Monday, March 21, 2011
A week ago, someone from Mira emailed me and asked when I'd be able to go to New York to get an author photo taken. Um... next Monday? I already had terrific author photos which I use all over the interwebs, courtesy of Angel Kidwell, but apparently the Mira people wanted to work the photo with the rest of the cover design, and stuff like that. So off I went to one of the most surreal experiences of my life.
My best friend Laura can tell you that on my wedding day, when she went to make me up, I handed her a pile of random makeup I'd collected since seventh grade and asked her to do whatever. It's not that I don't think appearance matters, at least to some degree; it's that I just can't do artifice. Wearing makeup makes me feel like I'm trying to put one over on you. Now, this doesn't stop me from coloring my hair, but that's different; I started doing that years ago because nobody wanted to see a 26-year-old with gray hair. I consider it a public service.
So I don't really have words for how bizarre it was for me to find myself in a studio in SoHo, getting made up and blown out by this guy whose clients are basically everyone you've ever seen in a magazine, so my picture can be taken by this other guy who has taken photos of a variety of individuals, such as Carolyn Kennedy, Chloe Sevigny, Harold Bloom, Chuck Close, etc. In fact, this was exactly the last place I expected to find myself when I set out to make a career out of telling stories. My entire career is pieces of paper with words on them. There is nothing more irrelevant to this job than how I look. Yet somehow there I was, and everybody was really nice and funny, and they brought me a fruit salad and a SmartWater, which made me feel like a real model for a photo shoot instead of a children's ministry coordinator from the 'burbs who needs to lose ten pounds.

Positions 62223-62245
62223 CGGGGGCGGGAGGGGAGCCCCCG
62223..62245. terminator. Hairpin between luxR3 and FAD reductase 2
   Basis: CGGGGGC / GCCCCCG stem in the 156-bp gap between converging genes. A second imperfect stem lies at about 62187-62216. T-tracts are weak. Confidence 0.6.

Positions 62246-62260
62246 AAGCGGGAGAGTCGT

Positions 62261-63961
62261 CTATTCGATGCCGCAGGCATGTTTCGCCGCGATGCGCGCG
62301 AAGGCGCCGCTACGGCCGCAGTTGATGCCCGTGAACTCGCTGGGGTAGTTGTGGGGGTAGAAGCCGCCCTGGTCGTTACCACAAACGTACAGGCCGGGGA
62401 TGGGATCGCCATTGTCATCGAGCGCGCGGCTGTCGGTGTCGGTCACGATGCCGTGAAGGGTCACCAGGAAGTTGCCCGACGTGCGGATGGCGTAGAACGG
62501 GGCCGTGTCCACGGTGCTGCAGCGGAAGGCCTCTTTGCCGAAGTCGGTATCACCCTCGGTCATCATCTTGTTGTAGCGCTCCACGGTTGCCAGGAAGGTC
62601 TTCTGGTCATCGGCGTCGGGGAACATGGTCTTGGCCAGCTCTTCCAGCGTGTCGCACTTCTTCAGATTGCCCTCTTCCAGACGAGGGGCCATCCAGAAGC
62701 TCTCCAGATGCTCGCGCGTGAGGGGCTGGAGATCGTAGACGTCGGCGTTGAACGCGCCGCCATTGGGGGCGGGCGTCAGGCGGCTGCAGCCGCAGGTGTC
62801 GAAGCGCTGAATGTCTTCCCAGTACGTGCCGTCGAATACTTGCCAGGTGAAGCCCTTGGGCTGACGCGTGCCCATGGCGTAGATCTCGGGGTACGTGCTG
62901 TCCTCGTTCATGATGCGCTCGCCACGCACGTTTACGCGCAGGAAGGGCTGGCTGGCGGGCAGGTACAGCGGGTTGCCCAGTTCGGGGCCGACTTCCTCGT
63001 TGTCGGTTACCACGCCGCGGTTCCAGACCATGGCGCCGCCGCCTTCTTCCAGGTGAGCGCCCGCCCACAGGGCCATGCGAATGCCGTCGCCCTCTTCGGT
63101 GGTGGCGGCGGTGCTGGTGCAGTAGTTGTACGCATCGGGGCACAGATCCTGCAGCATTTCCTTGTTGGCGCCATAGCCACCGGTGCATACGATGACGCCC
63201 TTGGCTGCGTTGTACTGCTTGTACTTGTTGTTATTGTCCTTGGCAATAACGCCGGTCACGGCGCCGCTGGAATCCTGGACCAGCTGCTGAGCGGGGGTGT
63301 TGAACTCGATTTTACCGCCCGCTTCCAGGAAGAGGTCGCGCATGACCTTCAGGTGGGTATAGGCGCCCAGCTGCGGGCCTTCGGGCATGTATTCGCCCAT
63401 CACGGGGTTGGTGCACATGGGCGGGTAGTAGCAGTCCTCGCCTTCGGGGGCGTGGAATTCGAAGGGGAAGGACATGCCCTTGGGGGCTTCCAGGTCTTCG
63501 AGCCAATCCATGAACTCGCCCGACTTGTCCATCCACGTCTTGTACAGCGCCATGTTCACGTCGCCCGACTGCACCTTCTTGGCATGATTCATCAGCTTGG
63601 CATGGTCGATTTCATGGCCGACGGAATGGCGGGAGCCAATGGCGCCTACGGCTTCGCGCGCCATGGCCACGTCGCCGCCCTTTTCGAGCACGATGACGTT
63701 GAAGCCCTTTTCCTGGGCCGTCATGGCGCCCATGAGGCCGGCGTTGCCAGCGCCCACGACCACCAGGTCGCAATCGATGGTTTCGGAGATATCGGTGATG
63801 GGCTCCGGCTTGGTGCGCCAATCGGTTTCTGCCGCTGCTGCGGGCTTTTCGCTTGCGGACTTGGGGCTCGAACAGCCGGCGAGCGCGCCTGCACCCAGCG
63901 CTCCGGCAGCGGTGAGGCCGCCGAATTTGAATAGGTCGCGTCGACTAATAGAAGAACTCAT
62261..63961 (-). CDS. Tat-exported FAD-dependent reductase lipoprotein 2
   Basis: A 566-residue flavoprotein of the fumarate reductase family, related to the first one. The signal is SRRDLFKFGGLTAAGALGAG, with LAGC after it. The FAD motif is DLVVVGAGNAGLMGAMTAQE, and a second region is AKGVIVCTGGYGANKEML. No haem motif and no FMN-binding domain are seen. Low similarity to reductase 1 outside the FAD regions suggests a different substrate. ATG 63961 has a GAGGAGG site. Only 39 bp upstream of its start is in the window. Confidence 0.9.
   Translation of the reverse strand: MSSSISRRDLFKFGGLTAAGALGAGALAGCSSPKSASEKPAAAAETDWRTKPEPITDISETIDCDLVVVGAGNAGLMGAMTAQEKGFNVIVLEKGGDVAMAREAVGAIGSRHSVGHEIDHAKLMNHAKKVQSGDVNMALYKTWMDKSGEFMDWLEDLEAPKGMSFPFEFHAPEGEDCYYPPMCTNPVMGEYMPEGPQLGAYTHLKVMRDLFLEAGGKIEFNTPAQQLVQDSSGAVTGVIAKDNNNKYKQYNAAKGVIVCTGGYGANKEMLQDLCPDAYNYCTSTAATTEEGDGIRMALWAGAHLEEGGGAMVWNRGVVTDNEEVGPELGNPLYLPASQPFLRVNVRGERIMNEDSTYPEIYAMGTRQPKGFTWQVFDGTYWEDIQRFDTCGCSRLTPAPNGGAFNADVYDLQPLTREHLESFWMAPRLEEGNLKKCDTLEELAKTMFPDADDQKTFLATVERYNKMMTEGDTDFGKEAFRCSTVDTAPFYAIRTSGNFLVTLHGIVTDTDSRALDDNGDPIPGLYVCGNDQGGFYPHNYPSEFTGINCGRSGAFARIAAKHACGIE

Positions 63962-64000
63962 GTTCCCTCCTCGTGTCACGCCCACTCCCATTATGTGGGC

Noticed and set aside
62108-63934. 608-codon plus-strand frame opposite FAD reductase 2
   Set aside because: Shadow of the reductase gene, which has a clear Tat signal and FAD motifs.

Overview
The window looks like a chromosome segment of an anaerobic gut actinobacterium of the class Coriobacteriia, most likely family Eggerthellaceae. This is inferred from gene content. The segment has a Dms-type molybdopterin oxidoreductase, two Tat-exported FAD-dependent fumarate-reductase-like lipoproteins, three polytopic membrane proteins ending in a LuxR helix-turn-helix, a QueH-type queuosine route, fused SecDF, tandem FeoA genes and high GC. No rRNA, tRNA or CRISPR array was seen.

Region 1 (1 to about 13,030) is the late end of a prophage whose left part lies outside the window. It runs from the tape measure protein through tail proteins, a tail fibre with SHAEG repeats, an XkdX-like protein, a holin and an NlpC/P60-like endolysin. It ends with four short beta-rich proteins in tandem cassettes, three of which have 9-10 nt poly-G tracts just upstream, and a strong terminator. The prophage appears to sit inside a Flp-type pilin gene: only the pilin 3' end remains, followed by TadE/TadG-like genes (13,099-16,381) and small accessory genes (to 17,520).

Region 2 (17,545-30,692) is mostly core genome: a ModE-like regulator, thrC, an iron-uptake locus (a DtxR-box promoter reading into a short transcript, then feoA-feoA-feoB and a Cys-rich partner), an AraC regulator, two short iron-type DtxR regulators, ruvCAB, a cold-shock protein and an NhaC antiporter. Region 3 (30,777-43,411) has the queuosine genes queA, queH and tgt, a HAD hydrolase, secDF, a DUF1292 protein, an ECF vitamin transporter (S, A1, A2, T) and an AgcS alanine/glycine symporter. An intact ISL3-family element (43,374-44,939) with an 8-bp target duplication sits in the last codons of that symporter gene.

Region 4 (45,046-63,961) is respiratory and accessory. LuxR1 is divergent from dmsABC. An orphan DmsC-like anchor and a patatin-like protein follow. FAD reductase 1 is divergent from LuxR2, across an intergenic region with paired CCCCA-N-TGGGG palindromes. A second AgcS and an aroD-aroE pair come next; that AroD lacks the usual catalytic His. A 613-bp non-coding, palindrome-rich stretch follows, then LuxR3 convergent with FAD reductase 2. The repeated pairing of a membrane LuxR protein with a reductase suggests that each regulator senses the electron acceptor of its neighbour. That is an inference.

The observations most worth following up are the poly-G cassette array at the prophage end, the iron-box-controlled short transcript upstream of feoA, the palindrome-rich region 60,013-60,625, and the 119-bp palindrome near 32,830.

After that I got treated to lunch at a Korean restaurant by a Mira editor, Adam, which was totally fun, not least of all because the restaurant was decorated with a wall of elaborate, cavelike rock featuring a waterfall and a white baby grand piano jutting out on a precipice. Finally, I walked over to the FinePrint offices and got to meet my agent in real life. Stephany is as genuine and funny and sweet in person as I'd imagined from our phone conversations. Nothing makes a gazillion rejections sweeter than knowing the agent who signed you really, really rocks.
When my first book came out from a smaller publisher several years ago, I corresponded with another writer whose YA book was going to be released a few months later. She seemed very confident that her book would do extremely well. During our email conversations, she indicated her publisher was putting a big push behind the book, and the vibe I got was that she believed it was a foregone conclusion that the book would hit it big. Sure enough, it debuted on the New York Times bestseller list, and she's made a heck of a career for herself since then. I always kinda wondered how she knew that would happen. When I'm offered opportunities like today's photo shoot, or last month's conference, I better understand why that author read the tea leaves the way she did. But the thing is, I don't have that kind of confidence, and it still puzzles me how anyone can. Wouldn't it be nice to embark on this publishing gig and see every step as part of the overarching narrative of one's success? But a career is not a book; you can't control the plot. I write my books, but the readers will write my career.
I hope you like them.